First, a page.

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A 51-year-old man, who has not been to the dentist for nearly 30 years, must have his entire jaw removed

A man who had not been to the dentist for nearly three decades because he was too scared had to have his jaw removed and is no longer able to eat, drink or talk properly.

Darren Wilkinson, 51, was found to have a fist-sized tumor in his jaw when he finally came for a check-up.

He had been terrified of seeing the dentist for 27 years, but had gathered the courage to visit his dentist last year when he woke up with blood on his pillow.

X-rays showed “a black hole in the center of his face,” so Mr. Wilkinson was sent to the hospital for more tests.

The rescuer was eventually diagnosed with ameloblastoma, a rare, benign bone tumor that mainly affects the lower jaw – it was not cancer.

Mr Wilkinson lives with his wife Mel, 53, in Sheffield, who said her husband has been left as a ‘drooling baby’ since his surgery in April.

51-year-old Darren Wilkinson, who had not been to the dentist for nearly three decades, had his jaw removed and is no longer able to eat, drink, or talk properly (pictured in the hospital)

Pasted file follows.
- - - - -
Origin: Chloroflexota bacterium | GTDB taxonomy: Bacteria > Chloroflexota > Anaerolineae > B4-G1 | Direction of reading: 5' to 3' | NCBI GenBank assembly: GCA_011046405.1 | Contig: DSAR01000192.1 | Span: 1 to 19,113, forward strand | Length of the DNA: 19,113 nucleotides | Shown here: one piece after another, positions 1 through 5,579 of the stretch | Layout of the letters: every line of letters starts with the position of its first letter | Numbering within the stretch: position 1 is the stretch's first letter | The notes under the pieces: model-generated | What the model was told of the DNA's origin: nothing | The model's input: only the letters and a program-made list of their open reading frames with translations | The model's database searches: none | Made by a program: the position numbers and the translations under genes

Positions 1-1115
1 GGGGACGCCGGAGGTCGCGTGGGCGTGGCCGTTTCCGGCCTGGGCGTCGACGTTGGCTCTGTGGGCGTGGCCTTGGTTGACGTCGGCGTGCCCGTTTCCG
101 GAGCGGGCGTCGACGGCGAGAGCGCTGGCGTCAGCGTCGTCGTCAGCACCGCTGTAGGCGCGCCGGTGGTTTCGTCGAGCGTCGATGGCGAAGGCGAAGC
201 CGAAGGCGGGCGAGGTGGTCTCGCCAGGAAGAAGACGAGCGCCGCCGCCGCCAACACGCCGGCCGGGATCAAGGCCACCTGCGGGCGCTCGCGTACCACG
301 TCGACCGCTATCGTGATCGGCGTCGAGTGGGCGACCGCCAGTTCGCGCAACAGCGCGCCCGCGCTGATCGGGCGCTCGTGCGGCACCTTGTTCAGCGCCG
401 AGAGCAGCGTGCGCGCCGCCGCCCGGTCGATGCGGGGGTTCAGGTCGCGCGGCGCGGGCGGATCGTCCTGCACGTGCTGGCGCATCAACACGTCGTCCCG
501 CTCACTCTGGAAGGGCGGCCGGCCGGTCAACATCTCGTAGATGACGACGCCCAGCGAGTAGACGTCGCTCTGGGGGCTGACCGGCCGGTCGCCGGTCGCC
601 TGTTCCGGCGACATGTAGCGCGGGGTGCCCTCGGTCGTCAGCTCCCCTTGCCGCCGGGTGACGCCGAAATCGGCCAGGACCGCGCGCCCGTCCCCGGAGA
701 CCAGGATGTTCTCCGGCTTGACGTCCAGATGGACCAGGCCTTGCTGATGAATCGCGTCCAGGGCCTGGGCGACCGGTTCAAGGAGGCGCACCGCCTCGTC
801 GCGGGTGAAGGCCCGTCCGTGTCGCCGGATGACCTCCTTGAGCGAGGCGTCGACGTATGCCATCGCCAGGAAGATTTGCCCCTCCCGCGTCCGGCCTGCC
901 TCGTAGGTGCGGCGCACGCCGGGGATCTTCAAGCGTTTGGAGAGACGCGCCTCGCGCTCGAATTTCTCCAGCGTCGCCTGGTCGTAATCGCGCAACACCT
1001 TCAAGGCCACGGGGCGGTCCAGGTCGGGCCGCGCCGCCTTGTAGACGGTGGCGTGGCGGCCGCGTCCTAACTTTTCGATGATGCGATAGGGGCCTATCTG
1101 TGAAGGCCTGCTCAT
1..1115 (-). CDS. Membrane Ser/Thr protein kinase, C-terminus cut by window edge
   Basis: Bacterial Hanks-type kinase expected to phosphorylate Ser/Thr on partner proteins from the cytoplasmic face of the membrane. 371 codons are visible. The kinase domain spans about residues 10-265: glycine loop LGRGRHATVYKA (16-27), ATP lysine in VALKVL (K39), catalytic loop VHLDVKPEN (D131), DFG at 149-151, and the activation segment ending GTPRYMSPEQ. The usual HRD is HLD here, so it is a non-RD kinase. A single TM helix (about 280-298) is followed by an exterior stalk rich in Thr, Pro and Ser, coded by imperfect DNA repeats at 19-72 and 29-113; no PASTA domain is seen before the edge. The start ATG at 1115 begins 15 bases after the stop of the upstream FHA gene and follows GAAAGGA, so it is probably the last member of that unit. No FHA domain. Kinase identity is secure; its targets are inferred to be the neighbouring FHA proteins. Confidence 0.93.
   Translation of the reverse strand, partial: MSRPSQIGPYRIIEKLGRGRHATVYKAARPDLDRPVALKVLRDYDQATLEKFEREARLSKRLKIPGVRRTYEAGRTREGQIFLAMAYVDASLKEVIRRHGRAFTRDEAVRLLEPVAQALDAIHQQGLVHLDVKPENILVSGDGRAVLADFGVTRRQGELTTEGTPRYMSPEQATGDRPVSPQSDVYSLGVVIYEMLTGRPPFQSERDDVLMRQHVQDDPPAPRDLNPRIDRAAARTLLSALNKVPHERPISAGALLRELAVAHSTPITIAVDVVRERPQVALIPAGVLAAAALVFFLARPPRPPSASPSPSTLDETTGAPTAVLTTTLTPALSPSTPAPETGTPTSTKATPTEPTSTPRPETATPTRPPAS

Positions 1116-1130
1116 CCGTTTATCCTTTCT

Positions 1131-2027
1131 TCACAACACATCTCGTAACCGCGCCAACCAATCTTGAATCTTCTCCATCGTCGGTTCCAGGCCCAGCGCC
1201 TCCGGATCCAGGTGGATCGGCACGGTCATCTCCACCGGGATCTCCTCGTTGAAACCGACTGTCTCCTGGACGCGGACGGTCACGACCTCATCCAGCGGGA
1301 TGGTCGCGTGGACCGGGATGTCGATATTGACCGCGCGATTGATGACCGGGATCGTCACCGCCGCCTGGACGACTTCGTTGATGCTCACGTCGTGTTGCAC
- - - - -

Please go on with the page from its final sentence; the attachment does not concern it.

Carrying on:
51-year-old Darren Wilkinson, who had not been to the dentist for nearly three decades, had his jaw removed and is no longer able to eat, drink, or talk properly (pictured in the hospital)

The cause of ameloblastoma is unknown, but risk factors include poor oral health. Picture: a scan with the affected bone

The cause of ameloblastoma is unknown, but risk factors include poor oral health. Picture: a scan with the affected bone

Mister Wilkinson has been diagnosed with ameloblastoma, an extremely rare condition that can lead to a benign tumor. Pictured: scans showing the affected jaw bone

The rescuer was diagnosed with an ameloblastoma, an extremely rare and usually benign tumor that affects the jaw bone. He is depicted during a race